Digital River signature

Understand the purpose of the DigitalRiver-signature.

You can include the Digital River signature if you want Digital River to sign the webhook events it sends to your endpoints. The signature will appear in each event's DigitalRiver-Signature header. You can use the signature to verify that Digital River sent the events, rather than a third party. You can use our libraries to verify signatures, or you can manually verify signatures.

The DigitalRiver-Signature is a header containing request signatures that is part of a webhook callback request. Each callback request generates a request signature based on the active "signing secrets" associated with a webhook. A signing secret, or signature key, or token, is a unique key associated with a webhook. When you rotate a key, the old key for the signing secret may stay around for a short time (12 hours).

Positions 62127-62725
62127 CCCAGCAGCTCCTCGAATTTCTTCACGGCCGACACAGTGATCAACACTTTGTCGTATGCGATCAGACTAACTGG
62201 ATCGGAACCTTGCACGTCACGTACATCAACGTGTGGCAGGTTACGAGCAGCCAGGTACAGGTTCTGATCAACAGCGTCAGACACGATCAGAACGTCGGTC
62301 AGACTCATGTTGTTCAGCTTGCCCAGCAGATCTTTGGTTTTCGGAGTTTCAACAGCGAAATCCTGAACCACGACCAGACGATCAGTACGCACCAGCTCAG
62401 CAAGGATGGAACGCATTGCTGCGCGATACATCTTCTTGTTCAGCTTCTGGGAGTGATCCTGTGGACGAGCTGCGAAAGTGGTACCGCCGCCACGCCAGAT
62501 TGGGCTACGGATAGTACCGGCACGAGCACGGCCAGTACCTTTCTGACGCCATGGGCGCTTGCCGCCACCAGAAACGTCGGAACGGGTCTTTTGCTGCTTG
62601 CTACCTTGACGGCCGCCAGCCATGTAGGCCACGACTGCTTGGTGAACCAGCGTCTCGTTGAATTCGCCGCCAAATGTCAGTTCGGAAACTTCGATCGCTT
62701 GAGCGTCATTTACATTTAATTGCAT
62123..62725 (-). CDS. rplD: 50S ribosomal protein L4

Each token associated with an endpoint is unique. If you associate a test API key and a live API key with an endpoint, the token for each key is unique. If you use multiple endpoints, you must get the token for each one. When you apply the tokens, Digital River can sign each webhook it sends to the endpoint.

To prevent replay attacks, Digital River includes a timestamp in the DigitalRiver-Signature header. The signed payload has a timestamp that is verified by the signature, so an attacker cannot change the timestamp without invalidating the signature. If the signature is valid, but the timestamp is too old, you can have your application reject the payload.

Each time Digital River sends an event to your endpoint, we generate the timestamp and signature. When your endpoint replied with a non-2xx status code, Digital River will retry the event with a new signature and timestamp.